Another alternative is to round up the payment amount and donate it to good causes. For example, McDonald's uses fintech kiosks in its conventional restaurants to allow customers to round up their purchases to the nearest pound and contribute the difference to charity. This option gives consumers a feeling of giving back while supporting a good cause.

"Fintech for good is on the precipice of revolutionising marketing. Previous generations only cared about savings, but this generation focuses on the quality/impact/price matrix - with quality and impact leading the way (think "spend $100, get $20 to give to any charity you want"), said Andrew Forman, Co-Founder and CEO at Givz. "Rounding up change for charity was the start of fintech for good - but ultimately letting customers decide where they'd like to have the most impact will have the best results for brands, individuals, and charities alike."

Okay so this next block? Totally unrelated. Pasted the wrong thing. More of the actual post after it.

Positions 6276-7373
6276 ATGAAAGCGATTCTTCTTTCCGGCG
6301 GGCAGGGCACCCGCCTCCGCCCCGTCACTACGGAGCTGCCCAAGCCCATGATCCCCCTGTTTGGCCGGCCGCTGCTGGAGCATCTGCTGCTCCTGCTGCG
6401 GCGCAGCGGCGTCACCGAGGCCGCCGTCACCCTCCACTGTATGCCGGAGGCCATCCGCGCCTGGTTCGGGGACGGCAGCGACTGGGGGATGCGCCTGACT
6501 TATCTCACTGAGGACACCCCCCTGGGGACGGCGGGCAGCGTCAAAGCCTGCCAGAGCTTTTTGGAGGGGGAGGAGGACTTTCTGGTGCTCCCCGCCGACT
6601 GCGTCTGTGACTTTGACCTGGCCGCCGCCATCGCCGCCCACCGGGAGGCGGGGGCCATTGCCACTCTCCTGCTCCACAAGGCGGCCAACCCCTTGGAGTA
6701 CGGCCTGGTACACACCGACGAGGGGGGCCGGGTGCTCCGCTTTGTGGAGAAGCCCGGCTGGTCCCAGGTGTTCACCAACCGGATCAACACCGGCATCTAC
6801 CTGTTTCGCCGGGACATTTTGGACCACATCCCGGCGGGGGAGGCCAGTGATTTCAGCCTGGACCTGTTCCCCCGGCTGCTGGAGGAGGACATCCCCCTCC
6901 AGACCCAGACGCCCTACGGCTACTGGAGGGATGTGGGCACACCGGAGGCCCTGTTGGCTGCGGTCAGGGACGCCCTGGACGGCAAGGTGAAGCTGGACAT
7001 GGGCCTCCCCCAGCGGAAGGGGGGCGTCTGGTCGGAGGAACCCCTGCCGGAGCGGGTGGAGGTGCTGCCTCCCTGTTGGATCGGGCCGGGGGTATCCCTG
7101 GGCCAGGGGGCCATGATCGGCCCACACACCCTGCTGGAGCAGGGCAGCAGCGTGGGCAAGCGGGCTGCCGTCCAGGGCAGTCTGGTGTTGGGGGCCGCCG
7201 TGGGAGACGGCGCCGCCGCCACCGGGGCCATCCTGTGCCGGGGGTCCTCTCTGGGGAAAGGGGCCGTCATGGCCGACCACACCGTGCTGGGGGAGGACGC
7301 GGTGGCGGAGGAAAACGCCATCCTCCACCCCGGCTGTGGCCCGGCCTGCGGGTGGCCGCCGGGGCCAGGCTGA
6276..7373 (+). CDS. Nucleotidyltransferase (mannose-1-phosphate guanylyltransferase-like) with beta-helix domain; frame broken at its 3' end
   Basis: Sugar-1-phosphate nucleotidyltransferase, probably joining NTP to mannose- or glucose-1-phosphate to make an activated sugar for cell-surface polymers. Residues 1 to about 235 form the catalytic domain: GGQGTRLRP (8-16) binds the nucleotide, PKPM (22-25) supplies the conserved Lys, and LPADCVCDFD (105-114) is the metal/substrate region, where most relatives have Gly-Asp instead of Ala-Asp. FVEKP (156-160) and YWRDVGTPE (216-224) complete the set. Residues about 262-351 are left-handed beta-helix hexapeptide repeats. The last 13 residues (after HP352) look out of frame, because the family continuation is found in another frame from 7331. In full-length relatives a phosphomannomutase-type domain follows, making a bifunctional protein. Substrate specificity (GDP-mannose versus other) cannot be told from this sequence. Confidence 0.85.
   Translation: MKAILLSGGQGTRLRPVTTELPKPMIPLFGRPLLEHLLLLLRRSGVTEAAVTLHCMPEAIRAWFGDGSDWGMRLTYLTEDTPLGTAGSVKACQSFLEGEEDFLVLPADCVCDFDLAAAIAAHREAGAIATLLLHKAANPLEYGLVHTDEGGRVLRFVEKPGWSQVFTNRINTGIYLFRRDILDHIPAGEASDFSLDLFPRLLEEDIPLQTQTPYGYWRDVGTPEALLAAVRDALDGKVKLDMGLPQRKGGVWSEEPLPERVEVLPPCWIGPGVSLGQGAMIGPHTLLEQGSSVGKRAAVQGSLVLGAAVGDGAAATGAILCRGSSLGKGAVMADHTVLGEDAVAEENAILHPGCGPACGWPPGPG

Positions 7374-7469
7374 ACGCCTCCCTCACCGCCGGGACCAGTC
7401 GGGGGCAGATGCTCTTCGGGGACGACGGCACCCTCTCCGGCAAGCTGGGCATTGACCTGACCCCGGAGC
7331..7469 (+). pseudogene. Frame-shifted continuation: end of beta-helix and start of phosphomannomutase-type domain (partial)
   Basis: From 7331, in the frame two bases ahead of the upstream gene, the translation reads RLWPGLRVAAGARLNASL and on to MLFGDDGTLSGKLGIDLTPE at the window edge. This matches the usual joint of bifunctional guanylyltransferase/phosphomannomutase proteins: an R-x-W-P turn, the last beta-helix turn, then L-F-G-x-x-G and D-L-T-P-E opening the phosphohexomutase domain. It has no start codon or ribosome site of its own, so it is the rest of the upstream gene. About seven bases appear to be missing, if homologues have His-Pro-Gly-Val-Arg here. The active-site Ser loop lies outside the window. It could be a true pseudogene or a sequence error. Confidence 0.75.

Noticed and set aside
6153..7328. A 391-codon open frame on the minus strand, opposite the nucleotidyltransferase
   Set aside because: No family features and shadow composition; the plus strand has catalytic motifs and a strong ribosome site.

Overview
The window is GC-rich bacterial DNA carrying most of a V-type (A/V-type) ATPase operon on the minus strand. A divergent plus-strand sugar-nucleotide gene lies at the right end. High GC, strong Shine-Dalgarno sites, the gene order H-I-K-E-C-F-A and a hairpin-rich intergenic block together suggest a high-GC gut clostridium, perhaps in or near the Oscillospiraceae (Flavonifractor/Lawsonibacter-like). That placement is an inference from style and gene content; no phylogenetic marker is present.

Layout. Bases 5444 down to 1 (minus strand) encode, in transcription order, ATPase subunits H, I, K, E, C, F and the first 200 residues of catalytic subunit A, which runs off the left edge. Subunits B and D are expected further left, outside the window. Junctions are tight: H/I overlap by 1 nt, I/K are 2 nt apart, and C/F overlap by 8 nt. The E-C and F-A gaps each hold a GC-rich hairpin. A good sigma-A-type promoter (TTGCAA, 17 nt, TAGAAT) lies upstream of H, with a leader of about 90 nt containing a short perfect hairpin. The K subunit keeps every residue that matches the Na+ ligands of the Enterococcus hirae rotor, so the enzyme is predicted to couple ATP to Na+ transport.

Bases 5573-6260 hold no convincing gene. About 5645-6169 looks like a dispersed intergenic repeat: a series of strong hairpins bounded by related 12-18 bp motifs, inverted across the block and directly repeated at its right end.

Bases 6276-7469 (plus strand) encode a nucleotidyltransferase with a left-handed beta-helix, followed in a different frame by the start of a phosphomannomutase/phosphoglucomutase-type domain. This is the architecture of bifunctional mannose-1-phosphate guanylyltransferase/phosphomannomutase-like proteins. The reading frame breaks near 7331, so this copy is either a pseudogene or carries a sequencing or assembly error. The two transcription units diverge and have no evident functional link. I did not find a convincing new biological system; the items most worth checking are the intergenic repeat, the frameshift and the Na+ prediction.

The bottom line

As more consumers move online, businesses will need to rely on technology more than ever to stay competitive.

Overall, it's evident that fintech is essential for eCommerce to exist and thrive. It has revolutionised the payment processing industry, and there is no doubt it will continue to do so in the years to come.